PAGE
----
Do you want to work on animal movement and physiology? I'm looking for motivated undergraduates and incoming Master's students. In general, I'm looking for students who are willing to jump into a project and work with me to design interesting research questions and testable hypotheses. All of the analysis for these projects will be completed in open-source, documented, and reproducible software (e.g., R, QGIS). Applicants don't need experience in data analysis or GIS, but they do need to be willing to learn how to code to make their data analysis successful and shareable.
To apply for Master's work at Southeastern Louisiana University, please check out the description of our graduate degree program and in particular read the application guidelines and get in touch with me to discuss your interests. Your email to me should include your CV, unofficial undergraduate transcripts, a brief description of why you want to go to graduate school, and how you think working in the Integrative Movement lab fits with your goals. The deadline is February 1.
Graduate Projects Fall 2022
More information to come.
Undergraduate Projects Summer 2021
1) Heart rate variability in tent-making bats
Bats show extreme changes in heart rate, moving from resting rates of 100 beats per minutes to over 900 beats per minute in flight. They also slow their hearts to 10 - 50 beats per minute while in low-energy states like torpor. Tent-making bats (Uroderma bilobatum) in Panama show unusual low cycles of heart rate that seem to offset their high-energy lifestyle. But it's still not clear what these low energy states really are.
Students will be looking more closely at the nervous control of tent-making bat heart rate and energy state by examining the variability in these rates around large changes in metabolic demands (think resting to flying). We'll use heart rate variability as a measure since it generally increases when animals go into torpor or hibernation. Heart rate variability in humans is also linked to a variety of cardiac disease, with psychological and physiological stress having an out-sized effect on disrupting regular heart rhythms.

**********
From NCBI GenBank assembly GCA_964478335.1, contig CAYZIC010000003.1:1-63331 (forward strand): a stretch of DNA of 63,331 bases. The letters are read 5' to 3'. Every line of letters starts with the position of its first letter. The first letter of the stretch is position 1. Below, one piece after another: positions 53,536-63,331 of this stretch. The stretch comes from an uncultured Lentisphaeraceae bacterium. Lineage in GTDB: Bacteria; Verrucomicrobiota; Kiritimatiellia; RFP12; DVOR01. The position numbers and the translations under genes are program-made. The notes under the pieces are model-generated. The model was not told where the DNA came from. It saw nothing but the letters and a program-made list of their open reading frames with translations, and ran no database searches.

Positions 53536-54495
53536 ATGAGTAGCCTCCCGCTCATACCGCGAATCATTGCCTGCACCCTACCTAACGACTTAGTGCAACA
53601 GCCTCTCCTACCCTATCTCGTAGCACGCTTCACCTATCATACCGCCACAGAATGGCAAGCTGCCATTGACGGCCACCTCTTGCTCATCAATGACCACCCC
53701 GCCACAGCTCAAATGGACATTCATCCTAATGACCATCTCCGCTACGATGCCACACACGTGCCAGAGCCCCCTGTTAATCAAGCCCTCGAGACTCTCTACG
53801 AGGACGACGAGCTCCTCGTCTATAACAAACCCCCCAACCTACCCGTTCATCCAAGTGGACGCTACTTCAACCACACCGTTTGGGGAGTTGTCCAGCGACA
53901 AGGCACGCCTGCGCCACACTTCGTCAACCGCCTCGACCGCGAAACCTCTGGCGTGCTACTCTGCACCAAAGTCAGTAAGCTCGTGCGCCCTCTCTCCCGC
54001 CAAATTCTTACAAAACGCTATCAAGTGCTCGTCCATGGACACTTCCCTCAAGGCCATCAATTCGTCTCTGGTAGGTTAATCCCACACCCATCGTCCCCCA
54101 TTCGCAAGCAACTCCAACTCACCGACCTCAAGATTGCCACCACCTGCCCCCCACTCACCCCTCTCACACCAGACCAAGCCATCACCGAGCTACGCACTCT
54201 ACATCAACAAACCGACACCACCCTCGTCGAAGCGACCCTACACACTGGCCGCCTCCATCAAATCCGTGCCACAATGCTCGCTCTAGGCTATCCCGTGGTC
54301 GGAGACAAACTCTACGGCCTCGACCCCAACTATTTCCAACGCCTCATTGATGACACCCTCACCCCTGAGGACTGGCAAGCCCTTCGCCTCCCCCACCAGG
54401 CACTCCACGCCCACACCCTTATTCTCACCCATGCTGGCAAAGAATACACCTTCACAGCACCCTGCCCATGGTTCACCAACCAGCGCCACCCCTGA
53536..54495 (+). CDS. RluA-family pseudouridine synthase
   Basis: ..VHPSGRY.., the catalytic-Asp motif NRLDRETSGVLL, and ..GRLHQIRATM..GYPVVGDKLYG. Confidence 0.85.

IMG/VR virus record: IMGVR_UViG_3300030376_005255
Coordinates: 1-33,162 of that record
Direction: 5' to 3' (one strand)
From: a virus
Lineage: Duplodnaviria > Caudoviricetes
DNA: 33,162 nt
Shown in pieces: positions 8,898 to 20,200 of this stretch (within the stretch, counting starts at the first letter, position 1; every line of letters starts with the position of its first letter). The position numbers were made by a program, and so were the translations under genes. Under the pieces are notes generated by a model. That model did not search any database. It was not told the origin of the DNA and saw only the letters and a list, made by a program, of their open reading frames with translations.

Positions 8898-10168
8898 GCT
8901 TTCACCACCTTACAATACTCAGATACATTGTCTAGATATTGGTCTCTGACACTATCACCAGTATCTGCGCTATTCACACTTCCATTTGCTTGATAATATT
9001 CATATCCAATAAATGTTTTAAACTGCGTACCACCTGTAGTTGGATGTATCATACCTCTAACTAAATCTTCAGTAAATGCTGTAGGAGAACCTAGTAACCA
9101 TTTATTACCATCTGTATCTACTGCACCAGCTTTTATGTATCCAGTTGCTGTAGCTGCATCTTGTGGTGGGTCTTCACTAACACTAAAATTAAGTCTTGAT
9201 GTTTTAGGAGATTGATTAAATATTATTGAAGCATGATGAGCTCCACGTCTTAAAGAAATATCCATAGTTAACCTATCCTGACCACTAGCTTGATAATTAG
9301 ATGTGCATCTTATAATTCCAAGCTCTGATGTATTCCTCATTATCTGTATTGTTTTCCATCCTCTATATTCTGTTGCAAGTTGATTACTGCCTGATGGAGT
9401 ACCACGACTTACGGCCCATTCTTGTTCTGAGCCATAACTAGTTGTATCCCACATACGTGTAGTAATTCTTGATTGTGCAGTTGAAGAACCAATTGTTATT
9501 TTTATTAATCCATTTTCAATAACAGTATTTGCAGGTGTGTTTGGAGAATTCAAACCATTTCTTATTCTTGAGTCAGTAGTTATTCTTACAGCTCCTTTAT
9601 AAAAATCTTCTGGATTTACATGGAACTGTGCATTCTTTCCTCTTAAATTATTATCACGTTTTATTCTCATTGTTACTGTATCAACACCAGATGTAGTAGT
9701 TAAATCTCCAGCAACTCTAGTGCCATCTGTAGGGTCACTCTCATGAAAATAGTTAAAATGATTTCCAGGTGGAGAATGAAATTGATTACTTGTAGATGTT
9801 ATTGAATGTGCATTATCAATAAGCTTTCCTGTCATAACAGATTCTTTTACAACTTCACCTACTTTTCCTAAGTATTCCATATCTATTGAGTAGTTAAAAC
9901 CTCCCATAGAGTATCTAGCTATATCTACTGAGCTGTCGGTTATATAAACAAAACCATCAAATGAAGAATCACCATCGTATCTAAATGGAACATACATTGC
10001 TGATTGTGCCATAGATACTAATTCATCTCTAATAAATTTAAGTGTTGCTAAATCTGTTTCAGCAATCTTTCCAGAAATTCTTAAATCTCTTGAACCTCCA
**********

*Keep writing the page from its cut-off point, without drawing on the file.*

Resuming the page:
Pay is currently set at $10 / hour, with students working 40 hours per week for 10 weeks. Please apply ASAP. If you are interested, please email me from your Southeastern account and include your unofficial transcript, the name of one Southeastern faculty member who would be willing to chat briefly about you, and a short statement about why you'd like to do this. Example reasons about why you'd like this job might be: getting research experience, you need a job on / near campus, you want to go to med school and are really interested in hearts, you want to learn more about data in biology.
This is mostly a data exploration and analysis project that will be done using R to develop student computational and data analysis skills. There is no need to have any prior computer coding experience though. There will be other additional research opportunities in the lab over the summer, but this project is what would pay you.
Graduate Projects Fall 2021
1) Spatial ecology of greater noctule bats in Doñana, Spain
Greater noctule bats (Nyctalus lasiopterus) are the largest bats in Europe and occasionally feed on birds that migrate at night. While we know which bird species they feed on, we don't know how they manage this amazing behavior. Beyond this, we don't know much about the ecology bats use the landscape (but do know a little about group formation). We fit bats with biologging tags that recorded high resolution GPS (1 fix every 30 s), 3D accelerometers (100 fixes per s), and air pressure sensors (1 fix per s), to track where bats flew in 3D space, the landscape features that they use, and the mechanics and energy expenditure of prey capture. These data have already been collected, so no additional field work is planned -- but we can build local field work into your Master's education. A Master's student would focus on analyzing the GPS data and building research questions that explore how these bats use the underlying landscape. These results will be tied back to the accelerometry data to understand more about the mechanics and energetics of foraging in this species. This is a data analysis heavy project, but offers the advantage of having data ready to go and will be part of an international, multidisciplinary team of researchers.
2) Migration of Mexican free-tailed bats
Mexican free-tailed bats (Tadarida brasiliensis) are one of the most common bats in the southern US, Mexico, and Central America where they shown a mix of residency and seasonal migration. They're especially known for their large maternity colonies where thousands to millions of bats migrate to the same caves or bridges each year. However, it seems like this migratory behavior is starting to disappear, with more and more bats spending their winters in locations in Texas. While we are not sure if the bats that over-winter in these caves are the same that use it as a maternity colony, the loss of migration can have wide-ranging effects on individual physiology, disease burden, and immunocompetence. This project will begin to assess the residency patterns of these over-wintering sites in Texas and Louisiana (maybe into Mexico), as well as how over-wintering in a maternity potentially impacts various aspects of their physiology and energy expenditure. This project will combine field sampling for stable isotopes, immunology, physiology, and energetic parameters, with computational models designed to test broad effects of various migration strategies.